Mark Bittman, The New York Times columnist recently wrote a blog post supporting California’s GMO labeling Prop 37. Nothing surprising there (you can read his column here). Of more interest is the response it brought from Gary Hirshberg of Stonyfield Organic; you know, the yogurt people. Of course Hirshberg supports the measure. But he makes three outstanding points about the initiative and its (corporate) detractors.
First is that what Prop 37 proposes is already law in 50 other countries around the world. Again, no surprise there; we’ve heard all the European Union countries, as well as Russia and China (!) require GMO labeling or ban GMOs outright. His third point is also one we’re all aware of, a point especially important to organic gardeners and those who wish to keep their families safe: the use of GMOs has led to an explosion in the commercial application of pesticides. If you know someone who belittles your position against GMOs (“they won’t hurt you!”) be sure they understand this consequence of planting them.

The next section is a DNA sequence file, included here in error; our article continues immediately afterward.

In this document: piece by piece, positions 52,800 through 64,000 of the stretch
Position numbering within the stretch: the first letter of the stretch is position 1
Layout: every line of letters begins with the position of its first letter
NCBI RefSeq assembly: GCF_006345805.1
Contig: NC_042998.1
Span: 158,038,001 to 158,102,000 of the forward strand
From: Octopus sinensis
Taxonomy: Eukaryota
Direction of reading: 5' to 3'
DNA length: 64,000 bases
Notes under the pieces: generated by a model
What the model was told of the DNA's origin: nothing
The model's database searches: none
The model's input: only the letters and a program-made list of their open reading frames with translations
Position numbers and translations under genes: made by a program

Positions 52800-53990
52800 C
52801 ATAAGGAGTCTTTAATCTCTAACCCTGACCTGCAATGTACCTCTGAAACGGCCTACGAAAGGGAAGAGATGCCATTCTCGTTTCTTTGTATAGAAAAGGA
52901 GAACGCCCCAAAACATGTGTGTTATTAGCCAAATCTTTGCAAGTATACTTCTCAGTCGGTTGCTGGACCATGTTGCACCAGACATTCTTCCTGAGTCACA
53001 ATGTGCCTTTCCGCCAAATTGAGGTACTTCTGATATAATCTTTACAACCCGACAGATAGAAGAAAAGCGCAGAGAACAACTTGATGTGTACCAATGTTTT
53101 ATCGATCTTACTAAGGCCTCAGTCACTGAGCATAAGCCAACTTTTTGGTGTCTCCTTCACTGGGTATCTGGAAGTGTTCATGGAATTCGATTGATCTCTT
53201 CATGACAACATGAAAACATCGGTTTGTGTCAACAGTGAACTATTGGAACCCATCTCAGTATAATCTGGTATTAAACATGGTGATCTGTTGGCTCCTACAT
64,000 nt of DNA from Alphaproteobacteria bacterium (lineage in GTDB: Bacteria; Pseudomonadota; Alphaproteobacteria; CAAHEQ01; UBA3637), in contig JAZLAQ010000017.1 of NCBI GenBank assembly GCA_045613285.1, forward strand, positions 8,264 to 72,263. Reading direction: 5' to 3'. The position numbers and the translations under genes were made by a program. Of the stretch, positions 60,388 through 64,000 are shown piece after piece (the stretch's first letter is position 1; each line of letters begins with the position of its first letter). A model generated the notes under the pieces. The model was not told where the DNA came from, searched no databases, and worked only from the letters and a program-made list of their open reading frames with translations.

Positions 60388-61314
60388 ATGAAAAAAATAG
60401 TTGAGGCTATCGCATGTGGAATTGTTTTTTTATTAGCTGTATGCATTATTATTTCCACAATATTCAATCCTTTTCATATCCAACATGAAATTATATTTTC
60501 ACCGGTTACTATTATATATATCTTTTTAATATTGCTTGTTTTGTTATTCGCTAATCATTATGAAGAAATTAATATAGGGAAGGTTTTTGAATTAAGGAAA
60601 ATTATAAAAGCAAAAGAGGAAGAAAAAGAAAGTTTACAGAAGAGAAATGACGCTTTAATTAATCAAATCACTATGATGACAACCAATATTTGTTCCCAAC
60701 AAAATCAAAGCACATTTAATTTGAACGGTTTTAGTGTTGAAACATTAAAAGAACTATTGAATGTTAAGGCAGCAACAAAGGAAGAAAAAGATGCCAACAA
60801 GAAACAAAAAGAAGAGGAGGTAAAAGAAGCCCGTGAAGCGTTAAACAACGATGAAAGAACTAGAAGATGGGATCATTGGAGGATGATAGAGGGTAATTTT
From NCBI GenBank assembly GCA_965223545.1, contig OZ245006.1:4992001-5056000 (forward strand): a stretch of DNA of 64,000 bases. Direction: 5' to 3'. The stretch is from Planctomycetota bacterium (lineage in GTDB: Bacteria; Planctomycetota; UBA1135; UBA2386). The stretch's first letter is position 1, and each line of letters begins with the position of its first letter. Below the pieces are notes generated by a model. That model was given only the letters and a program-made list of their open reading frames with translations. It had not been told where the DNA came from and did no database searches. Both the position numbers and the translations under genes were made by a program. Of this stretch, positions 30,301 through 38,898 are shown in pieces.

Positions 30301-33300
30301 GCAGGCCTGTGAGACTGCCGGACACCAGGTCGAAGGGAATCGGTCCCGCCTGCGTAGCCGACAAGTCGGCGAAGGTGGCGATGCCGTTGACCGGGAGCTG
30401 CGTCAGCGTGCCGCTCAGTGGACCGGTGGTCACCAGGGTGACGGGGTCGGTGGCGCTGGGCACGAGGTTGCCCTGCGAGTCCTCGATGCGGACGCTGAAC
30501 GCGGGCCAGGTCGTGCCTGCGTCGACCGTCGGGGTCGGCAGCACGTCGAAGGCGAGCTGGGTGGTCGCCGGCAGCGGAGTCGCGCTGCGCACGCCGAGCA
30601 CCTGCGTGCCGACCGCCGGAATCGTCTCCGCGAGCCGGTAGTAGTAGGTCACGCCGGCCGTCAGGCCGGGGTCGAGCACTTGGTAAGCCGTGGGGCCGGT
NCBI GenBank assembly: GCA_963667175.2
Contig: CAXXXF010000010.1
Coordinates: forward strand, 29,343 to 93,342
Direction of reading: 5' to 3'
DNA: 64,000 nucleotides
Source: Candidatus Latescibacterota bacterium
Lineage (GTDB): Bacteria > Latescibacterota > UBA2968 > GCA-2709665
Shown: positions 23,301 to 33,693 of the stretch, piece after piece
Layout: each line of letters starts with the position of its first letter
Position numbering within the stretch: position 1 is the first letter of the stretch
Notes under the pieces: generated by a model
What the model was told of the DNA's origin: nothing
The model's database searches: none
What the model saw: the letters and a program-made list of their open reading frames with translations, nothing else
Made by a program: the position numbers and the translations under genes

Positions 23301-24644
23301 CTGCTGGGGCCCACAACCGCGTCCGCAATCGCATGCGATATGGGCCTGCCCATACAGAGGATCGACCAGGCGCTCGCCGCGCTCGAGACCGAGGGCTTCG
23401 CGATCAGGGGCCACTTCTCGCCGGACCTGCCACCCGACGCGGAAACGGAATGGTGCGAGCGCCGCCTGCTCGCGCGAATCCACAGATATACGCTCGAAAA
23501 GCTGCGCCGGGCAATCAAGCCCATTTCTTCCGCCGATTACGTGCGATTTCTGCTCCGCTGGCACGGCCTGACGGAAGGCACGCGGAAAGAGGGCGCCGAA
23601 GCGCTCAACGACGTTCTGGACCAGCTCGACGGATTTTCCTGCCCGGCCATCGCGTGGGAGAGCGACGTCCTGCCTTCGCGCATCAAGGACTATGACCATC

It’s his second point that seems most appropriate in response to all the money agri-business is throwing against the measure. In short:
“I cannot think of a more deficient, dangerous and counterproductive branding strategy than to spend hundreds of thousands of dollars to tell consumers that they should not have the right to know what I am feeding them.”
This we-know-better position is an especially counter-productive marketing strategy as any savvy MBA will tell you. No justification for this approach will make us trust them… but it might make us trust them less. You can read Hirshberg’s entire letter here.
Meanwhile, there’s this from the Monday, September 17th edition of The Sacramento Bee:
“Monsanto just gave an additional $2.89 million to defeat Proposition 37, which would require labeling of genetically engineered foods in California. Monsanto’s total contribution against Proposition 37 now stands at $7.1 million, according to campaign finance disclosure records filed with the California Secretary of State. Other major pesticide companies also just made major additional contributions to defeat Proposition 37, including DuPont ($874,800), Dow AgroSciences ($815,200), Bayer CropScience ($381,600), BASF Plant Science ($357,700) and Syngenta ($178,700).”